Friday, October 24, 2014

My favorite plant this week: Pennisetum 'Fireworks'

I've developed a keener interest in ornamental grasses since we moved into our current house almost 4 years ago.  My most recent acquisition is Pennisetum 'Fireworks,' a sport of P. setaceum and P. macrostachys.  While it would be premature for me to make any predictions concerning its long-term performance after just 2 months in my garden, I'm pleased with it thus far.  I bought it mainly for the vibrant red-pink foliage but also because it's said to stay smaller than the P. setaceum 'Rubrum' that came with the garden.




Estimates of its mature size vary from source to source ranging from as small as 1 foot (30 cm) tall and wide to 4 feet (1.2 m) tall and wide.  Mine are placed along the edge of one wall and at the front of another bed so, in this case, I'm hoping they stay at the smaller end of the range.





The variegation is said to be unstable, especially when the plant is grown in full sun.  All of mine get late afternoon shade so I hope they'll retain their current bright color.




The flowers are very similar to those on P. setaceum 'Rubrum,' although I've noted that a lot of 'Fireworks' plumes develop a crimp at the end.  The flowers are long-lasting when used in floral arrangements.




This grass is hardy to 25F (minus 3.9C) and, according to San Marcos Growers, it has proven to be root hardy to 20F.  Most sources claim it has low water needs once established.  Mine, still in the process of developing their root systems, currently get watered twice a week.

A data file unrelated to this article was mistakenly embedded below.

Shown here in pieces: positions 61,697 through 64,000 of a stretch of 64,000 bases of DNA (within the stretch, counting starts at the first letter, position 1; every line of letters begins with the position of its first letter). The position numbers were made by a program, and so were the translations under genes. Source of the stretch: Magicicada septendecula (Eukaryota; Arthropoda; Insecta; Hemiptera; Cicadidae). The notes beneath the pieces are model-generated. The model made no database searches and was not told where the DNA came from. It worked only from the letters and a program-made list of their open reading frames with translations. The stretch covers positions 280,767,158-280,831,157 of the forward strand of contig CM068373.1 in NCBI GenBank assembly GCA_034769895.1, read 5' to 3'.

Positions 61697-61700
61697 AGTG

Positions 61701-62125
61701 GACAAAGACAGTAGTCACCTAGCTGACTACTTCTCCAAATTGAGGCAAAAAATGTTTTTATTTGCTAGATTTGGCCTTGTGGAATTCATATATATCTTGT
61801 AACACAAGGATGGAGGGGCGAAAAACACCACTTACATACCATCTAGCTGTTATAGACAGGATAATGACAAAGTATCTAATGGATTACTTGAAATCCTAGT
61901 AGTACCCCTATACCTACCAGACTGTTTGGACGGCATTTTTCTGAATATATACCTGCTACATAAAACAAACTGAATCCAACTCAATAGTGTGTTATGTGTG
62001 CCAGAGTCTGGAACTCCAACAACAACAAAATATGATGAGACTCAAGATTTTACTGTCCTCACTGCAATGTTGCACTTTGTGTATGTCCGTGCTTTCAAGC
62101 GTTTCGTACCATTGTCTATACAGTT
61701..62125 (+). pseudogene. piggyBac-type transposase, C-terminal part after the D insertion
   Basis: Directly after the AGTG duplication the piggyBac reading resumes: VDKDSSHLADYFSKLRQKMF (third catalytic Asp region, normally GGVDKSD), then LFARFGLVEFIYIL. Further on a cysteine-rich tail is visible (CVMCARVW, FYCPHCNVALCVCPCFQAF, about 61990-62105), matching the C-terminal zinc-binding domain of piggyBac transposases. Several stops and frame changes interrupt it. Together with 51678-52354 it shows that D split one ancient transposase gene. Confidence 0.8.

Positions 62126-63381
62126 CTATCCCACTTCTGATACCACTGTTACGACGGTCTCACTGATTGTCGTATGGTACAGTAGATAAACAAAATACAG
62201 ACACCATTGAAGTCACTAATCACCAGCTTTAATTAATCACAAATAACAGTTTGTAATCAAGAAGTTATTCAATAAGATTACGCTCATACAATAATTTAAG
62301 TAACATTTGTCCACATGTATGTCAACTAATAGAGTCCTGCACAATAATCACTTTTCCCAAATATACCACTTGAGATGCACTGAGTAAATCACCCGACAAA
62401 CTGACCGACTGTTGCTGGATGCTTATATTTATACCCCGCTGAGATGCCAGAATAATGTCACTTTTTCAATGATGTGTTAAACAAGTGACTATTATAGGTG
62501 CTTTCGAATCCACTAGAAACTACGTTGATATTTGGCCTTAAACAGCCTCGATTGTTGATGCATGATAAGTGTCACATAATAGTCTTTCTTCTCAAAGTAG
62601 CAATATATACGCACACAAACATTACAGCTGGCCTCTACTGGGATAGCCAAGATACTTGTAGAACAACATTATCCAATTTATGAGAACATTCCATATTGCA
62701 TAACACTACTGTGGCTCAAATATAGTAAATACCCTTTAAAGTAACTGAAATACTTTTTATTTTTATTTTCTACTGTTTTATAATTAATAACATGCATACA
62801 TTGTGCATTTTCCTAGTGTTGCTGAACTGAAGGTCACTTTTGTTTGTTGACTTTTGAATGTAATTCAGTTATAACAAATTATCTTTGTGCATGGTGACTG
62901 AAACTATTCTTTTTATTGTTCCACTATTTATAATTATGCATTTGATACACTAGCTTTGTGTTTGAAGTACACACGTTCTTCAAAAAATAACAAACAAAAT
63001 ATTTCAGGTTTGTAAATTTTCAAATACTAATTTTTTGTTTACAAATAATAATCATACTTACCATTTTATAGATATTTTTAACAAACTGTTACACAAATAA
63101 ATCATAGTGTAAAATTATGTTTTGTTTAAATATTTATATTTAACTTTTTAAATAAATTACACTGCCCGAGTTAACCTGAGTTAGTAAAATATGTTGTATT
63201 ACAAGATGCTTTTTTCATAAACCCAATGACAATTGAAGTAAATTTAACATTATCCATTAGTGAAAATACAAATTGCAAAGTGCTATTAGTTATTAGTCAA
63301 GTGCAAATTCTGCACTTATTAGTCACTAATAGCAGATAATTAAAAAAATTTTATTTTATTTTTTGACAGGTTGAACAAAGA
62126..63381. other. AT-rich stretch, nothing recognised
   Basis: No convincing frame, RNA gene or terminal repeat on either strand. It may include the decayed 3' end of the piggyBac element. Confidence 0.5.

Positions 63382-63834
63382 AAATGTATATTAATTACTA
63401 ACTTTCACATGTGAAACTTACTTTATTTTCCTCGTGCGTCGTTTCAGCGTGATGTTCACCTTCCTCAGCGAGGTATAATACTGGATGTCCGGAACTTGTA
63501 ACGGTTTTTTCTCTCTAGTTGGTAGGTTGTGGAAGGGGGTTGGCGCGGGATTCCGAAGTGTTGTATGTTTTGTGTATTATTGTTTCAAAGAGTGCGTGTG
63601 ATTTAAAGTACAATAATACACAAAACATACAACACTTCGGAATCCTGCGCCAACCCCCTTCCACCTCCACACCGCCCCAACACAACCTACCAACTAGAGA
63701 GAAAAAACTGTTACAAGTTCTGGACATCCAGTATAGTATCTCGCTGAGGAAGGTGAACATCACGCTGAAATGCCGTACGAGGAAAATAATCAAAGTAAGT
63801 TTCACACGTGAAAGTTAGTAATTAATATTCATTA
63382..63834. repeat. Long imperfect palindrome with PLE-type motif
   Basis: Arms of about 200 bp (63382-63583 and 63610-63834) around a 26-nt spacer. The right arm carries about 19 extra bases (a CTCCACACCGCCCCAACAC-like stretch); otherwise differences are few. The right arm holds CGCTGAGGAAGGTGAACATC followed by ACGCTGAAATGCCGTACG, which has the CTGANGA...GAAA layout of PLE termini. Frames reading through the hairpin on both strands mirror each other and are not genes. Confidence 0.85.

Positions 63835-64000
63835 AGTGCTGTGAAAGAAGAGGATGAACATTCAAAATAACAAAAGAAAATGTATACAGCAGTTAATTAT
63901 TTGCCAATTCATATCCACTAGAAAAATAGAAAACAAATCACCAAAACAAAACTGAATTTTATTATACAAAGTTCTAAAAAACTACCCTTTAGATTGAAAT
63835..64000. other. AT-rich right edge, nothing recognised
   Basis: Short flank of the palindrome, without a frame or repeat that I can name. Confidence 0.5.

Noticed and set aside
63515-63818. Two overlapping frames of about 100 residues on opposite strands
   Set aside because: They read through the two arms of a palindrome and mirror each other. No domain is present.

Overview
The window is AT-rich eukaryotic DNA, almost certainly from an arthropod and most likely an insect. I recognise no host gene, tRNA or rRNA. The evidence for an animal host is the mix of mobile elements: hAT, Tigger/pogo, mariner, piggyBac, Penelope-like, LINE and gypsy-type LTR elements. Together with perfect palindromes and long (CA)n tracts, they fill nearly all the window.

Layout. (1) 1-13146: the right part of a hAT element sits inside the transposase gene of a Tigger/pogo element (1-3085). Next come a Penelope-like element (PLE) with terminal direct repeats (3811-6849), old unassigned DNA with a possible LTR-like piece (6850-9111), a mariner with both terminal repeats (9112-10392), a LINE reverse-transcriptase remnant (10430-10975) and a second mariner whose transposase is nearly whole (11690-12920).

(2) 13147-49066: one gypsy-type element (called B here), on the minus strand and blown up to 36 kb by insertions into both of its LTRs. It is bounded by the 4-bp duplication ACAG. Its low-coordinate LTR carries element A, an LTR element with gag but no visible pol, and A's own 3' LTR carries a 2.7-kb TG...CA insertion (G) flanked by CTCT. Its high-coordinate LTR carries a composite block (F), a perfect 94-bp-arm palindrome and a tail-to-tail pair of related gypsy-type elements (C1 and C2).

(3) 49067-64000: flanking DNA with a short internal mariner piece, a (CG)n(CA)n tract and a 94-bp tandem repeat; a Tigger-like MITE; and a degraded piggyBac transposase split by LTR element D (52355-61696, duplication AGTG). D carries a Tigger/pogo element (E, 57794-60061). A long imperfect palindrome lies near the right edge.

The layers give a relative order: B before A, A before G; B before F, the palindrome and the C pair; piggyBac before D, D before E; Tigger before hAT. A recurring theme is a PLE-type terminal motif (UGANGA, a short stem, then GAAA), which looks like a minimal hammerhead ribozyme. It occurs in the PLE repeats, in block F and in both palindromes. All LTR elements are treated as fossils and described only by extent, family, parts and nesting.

Pennisetum 'Fireworks' is my favorite plant this week.  Please visit Loree at danger garden, the host for this weekly review, to see her favorite and to find links to other gardeners' selections.


All material © 2012-2014 by Kris Peterson for Late to the Garden Party



19 comments:

  1. Such a pretty grass! I tried it here my first year, and it declined so drastically after its first winter in the ground that I just took it out. It didn't even get down to 20 degrees that winter, but maybe it was the heavy rain more than the cold that affected it. I might try it again as an annual.

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    1. It's supposed to have low water needs so the heavy rain sounds like a good theory, Alison.

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  2. I love this grass, sadly we need to treat it as an annual here in Scotland. It works out rather expensive, if like me you don't have the room to do the seeds. As Alison says, it's the wet that does for it, so you should be very successful with it.
    It looks beautiful in every spot you have it in Kris - very eye catching.

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    1. Too bad it didn't work for you either, Angie. Faced with this ongoing drought, it's hard for me to realize that too much water can be a bad thing.

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  3. Such a lovely grass! Shame it's not hardy here but they do make great annuals too.

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    1. I hope you can enjoy it - or its cousins - as annuals.